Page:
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Purgatory | Canto 20 | Summary



Complying with Pope Adrian's request, Dante and Virgil continue along the terrace of the avaricious, picking their way over the penitents who lie on the trail. The sheer number of souls here leads Dante to utter an angry speech against the "wolf" of greed. One weeping soul, meanwhile, contemplates famous people who preferred noble poverty to corrupt riches, or who generously shared their wealth with others. He speaks of the Virgin Mary, who in this version of the story gives birth in a cave, and of Saint Nicholas, who helps a family in distress by dropping gold coins into their window.

Dante asks the name of this zealous soul, who turns out to be Hugh Capet (938-96), a famous 10th-century king of France. In recounting his own life story, Hugh emphasizes his own greed and ambition—for which he now is punished—as well as that of his successors. He predicts further political strife for France and Italy and dark times for the Church. Finally, Hugh explains the ritual invocations (of Mary, Saint Nicholas, etc.) which Dante heard earlier. In addition to those exemplars of poverty and generosity, he says, the penitents meditate on the cautionary examples of greedy figures, such as King Midas.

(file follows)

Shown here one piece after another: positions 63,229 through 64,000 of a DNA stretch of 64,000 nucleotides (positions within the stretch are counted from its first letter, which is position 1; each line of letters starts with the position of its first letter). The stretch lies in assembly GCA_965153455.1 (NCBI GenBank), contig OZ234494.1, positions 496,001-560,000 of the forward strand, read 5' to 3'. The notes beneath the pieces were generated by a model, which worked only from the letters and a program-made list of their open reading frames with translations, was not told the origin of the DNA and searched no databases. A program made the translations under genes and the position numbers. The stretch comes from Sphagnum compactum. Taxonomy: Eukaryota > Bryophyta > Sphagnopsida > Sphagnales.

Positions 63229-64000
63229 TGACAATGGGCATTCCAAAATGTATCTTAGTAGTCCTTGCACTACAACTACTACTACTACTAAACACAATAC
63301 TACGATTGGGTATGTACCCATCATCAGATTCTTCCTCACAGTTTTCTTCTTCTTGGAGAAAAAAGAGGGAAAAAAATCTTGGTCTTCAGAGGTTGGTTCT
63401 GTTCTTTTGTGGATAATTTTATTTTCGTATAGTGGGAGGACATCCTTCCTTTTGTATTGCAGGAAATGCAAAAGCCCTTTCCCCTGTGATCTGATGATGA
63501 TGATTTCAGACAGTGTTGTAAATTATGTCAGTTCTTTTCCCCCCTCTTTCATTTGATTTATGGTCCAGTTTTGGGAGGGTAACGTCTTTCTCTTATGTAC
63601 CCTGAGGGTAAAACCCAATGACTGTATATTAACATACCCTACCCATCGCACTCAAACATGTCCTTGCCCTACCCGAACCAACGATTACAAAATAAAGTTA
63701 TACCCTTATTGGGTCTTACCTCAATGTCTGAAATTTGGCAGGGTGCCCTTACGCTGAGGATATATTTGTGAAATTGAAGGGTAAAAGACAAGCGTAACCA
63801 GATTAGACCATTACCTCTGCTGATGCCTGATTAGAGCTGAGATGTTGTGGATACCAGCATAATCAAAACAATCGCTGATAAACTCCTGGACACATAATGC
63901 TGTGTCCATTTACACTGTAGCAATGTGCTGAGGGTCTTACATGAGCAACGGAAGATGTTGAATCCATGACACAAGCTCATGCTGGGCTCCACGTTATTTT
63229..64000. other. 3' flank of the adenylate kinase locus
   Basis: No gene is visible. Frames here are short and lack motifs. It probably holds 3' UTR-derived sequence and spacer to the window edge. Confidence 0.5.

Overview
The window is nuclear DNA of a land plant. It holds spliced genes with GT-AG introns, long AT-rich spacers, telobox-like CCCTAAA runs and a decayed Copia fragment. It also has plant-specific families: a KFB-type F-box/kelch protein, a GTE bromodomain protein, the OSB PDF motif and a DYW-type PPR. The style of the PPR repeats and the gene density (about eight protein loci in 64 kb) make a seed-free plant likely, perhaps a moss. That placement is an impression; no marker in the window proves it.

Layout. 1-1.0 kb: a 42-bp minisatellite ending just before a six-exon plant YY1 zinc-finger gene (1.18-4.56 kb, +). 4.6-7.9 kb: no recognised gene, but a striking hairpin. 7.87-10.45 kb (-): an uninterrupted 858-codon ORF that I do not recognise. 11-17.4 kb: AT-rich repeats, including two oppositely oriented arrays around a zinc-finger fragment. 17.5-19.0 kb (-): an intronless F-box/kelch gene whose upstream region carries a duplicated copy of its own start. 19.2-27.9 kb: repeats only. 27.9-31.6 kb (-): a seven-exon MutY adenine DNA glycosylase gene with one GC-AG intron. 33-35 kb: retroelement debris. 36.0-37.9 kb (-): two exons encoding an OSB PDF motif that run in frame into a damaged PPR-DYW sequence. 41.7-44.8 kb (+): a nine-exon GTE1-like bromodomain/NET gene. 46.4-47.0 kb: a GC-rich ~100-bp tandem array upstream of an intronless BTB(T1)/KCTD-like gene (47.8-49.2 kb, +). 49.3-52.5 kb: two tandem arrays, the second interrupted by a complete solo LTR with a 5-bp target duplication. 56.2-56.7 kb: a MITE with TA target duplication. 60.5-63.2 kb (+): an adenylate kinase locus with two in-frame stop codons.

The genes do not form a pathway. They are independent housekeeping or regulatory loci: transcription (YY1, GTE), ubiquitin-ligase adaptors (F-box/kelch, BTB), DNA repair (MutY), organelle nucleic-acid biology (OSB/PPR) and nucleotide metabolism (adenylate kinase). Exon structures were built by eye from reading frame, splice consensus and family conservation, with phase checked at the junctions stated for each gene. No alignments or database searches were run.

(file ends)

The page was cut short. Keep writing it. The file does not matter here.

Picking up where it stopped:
Just as Dante's interview with Hugh concludes, the whole mountain trembles, making the poet's blood run cold with fear. Voices sing "Gloria in excelsis Deo!" ("Glory to God in the highest"), leaving Dante to wonder what has happened.


If temptation in general is a Siren (see Canto 19), avarice is a "wolf" that devours countless souls. Dante's special hatred for greed and his desire to see it vanquished by God are likely a result of decades spent in Florentine politics. Having seen friends and cousins betray one another for wealth and power, Dante probably developed a distinct resentment for the "wolf" and her depredations. As an exile from Florence, he may have considered himself to be a victim of such greed. His speech against this sin is among the rawest and angriest passages in Purgatory. Moreover, the souls on this terrace seem to share Dante's sentiments, since they hate their sins with unusual bitterness.

Still, it's worth remembering that Dante puts the avaricious souls most of the way up the mountain—symbolically closer to God than those guilty of "lower" sins. In his view of morality it's better to betray someone out of greed than out of sheer malice or envy. The distinction may seem odd to a modern reader, but it follows from Dante's notion of sin as a failure of love. Betraying someone simply to hurt them shows a distorted, misdirected kind of love—namely the love of others' suffering. Committing the same crime to gain something good for oneself is, in Dante's book, more forgivable. As with the seemingly arbitrary placement of sinners in Canto 17, this categorization reflects Dante's values and judgments, not those of the Church as such.

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